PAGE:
Top ten famous writers of Pakistan

by on January 5, 2012
in Pride of Pakistan

Ashfaq-Ahmed-Bano-Qudsia

Writing is a very diverse field, and writers all over the world have expressed their selves via different means, and languages. Writers here in Pakistan have also dominated this field, with their very breath taking stories and informative books. Ashfaq Ahmed’s famous book Zawiya which was published in parts was an amazing one. Umera Ahmed has been providing us with her marvelous work. The writers here in Pakistan have not only written in Urdu but English as well.  Tehmina durrani with her excellent piece of work has given us very good books like Blasphemy, my feudal lord, a mirror to the blind which is an autobiography of Sir Abdul Sattar Edhi. Another very famous writer, without which Pakistan’s writing industry is incomplete, is Bano Qudsia who has written very good novels and are read by millions all over Pakistan. Other famous writers are Ahmed Faraz, Anwar Maqsood, Umera Ahmed, and many more.

Following is the list of famour writers of Pakistan

  • Ashfaq Ahmed
  • Bano Qudsia
  • Ahmed faraz
  • Qudrutullah Shahab
  • Ibn-e-Insha
  • Anwar Maqsood
  • Quratulain Haider
  • Ahmad Shah Bokhari
  • Mushtaq Yusfi
  • Naseem Hijazi

Mirza Sahiban-Pakistani Folklore

Mirza Sahiban is another popular romance from the province of Punjab. Mirza; the son of Wanjal Khan Ruler of the Kharral tribe was a handsome young man. They lived in Danababad, a village near present day Faisalabad. The beautiful Sahiban was the daughter of Khewa Khan the chief of the Sayyal tribe.

The parents of both were distantly related making Mirza and Sahiban cousins. Much of Mirza’s childhood was spent at Sahiban’s place. As the two playmates grew up, they realized that they were actually soul mates. Sahiban was known for her dazzling looks while Mirza enjoyed the reputation of being a bold brave person, a remarkable horse rider and an accomplished archer who never missed a target. The deep love of both soon became the talk of the town and Khewa Khan quickly arranged Sahiban’s marriage with Tahir Khan; a young man of his tribe. Desperate, Sahiban sent a message to Mirza to come and rescue her. Mirza obliged and the two of them eloped on the wedding day. When Sahiban’s brothers and the bridegroom came to know about this, they chased the couple. Meanwhile Mirza thinking that he had gained sufficient lead, decided to rest under the trees for a while. Sahiban implored him not to but he was so confident of himself that he did not pay any heed to her pleas. He assured her that it will only take a couple of arrows to get rid of her brothers.  Mirza slept while Sahiban kept a watch.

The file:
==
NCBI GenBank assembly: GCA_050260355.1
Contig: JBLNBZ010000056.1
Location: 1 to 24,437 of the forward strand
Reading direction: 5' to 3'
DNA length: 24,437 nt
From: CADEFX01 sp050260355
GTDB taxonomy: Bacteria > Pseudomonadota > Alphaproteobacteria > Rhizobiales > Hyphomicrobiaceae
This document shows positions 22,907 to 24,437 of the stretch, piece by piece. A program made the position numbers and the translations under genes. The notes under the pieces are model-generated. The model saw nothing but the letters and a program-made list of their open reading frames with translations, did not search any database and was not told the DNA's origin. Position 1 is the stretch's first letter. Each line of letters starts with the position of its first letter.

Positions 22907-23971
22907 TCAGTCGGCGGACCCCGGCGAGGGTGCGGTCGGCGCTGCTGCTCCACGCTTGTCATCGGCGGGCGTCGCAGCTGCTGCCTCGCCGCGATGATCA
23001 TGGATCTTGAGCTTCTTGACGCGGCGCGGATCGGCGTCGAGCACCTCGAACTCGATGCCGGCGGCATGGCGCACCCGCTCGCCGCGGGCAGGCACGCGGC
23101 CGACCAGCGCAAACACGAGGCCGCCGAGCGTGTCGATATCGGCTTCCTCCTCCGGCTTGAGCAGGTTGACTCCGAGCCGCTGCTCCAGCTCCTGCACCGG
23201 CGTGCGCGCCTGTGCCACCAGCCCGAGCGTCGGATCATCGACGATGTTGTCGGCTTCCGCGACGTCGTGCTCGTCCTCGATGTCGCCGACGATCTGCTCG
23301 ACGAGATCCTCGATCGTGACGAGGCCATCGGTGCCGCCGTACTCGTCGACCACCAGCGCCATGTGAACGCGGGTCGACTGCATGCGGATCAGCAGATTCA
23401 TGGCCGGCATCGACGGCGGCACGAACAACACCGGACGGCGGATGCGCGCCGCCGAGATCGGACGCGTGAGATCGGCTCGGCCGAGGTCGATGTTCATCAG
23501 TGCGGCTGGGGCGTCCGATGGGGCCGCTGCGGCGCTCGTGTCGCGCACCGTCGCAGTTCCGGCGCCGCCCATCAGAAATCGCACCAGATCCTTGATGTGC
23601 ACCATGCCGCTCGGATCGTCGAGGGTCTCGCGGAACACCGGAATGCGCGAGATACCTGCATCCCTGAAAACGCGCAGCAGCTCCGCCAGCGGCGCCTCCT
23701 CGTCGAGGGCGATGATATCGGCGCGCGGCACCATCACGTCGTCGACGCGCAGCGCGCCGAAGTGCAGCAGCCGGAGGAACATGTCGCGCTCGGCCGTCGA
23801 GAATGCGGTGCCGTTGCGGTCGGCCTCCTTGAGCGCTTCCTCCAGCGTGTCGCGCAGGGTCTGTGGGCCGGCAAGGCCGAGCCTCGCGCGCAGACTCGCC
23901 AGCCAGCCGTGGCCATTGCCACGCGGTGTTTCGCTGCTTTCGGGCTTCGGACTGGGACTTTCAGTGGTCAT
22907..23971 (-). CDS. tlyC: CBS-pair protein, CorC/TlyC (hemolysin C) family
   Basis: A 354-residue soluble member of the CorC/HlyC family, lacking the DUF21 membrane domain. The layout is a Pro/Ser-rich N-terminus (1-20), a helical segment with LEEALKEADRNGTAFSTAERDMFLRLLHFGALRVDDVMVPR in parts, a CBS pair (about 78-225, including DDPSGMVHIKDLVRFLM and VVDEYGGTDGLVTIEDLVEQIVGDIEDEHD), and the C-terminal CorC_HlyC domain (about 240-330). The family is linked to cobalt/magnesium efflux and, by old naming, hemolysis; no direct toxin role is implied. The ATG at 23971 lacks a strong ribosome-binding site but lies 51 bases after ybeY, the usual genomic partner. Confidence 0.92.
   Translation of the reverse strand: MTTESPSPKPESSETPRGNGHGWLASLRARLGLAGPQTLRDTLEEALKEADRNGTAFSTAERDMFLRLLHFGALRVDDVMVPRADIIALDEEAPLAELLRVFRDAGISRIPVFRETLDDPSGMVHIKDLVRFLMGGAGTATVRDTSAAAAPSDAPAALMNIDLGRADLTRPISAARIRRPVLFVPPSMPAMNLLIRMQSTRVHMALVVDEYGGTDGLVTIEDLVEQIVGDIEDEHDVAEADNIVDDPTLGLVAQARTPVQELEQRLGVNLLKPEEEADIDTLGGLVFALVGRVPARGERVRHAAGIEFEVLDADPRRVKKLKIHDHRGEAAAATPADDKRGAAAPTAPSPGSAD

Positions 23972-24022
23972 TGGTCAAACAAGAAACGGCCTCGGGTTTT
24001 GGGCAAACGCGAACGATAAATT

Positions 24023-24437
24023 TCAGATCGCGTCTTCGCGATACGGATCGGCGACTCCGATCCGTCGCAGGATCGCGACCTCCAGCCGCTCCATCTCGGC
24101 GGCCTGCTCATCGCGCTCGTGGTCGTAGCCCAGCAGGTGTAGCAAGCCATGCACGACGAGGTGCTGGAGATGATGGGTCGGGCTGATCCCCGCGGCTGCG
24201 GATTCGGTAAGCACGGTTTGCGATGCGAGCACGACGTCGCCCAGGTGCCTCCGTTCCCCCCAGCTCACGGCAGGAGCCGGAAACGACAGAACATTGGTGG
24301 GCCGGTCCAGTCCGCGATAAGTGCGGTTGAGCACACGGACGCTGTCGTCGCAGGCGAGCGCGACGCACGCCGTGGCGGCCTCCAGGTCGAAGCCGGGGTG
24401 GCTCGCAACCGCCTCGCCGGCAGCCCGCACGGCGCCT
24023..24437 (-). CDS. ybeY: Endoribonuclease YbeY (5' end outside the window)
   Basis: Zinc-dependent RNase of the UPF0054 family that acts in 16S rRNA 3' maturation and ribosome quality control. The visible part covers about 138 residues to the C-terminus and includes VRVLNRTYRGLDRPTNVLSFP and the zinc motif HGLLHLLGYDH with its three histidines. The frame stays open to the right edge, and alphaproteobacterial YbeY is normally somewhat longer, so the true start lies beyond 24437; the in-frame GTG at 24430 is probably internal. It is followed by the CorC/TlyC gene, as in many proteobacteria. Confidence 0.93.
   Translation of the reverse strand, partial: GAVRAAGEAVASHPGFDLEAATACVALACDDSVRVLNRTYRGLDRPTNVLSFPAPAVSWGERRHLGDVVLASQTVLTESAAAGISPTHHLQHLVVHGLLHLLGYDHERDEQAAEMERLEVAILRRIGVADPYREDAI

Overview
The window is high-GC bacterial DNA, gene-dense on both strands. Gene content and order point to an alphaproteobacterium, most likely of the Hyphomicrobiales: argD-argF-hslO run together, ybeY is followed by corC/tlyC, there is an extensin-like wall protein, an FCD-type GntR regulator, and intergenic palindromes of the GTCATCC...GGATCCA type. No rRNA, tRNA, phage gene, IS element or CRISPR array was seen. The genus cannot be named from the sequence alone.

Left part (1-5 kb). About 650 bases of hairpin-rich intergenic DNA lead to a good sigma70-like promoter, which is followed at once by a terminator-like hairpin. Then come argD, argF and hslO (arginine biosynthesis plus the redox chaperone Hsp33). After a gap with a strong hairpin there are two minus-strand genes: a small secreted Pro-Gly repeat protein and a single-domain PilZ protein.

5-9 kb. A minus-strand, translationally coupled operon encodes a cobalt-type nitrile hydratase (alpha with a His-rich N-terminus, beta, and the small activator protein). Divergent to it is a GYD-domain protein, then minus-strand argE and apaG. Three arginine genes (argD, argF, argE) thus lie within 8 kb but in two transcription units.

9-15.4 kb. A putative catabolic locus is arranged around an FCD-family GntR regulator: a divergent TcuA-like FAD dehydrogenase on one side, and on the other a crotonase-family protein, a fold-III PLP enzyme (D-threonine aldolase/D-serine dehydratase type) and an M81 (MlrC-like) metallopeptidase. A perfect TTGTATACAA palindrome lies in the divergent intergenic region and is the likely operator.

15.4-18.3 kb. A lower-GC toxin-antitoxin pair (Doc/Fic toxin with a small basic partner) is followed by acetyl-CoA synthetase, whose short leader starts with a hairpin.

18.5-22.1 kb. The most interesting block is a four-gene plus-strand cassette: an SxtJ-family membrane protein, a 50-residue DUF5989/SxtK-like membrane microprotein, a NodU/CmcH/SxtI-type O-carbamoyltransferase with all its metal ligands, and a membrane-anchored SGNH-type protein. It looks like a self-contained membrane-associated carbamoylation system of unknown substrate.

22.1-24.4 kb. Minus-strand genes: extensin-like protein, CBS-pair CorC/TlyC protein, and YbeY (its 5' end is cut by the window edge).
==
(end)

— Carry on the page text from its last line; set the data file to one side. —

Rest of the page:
Now Sahiban found herself caught between the devil and the deep sea. On one hand was the love of her life and on the other her brothers; her own flesh and blood. Thinking that even they (her brothers) cared for her and would forgive the runaways once they saw them, she took Mirza’s arrows and broke them. Mirza woke up with a start when he heard the thundering of the hooves and reached out for his arrows but couldn’t find them. Sahiban’s brother showered arrows which struck Mirza, to shield him from the arrows, Sahiban threw herself over Mirza’s body and was struck by arrows too. The two lovers died leaving behind a tale to be told for centuries to come.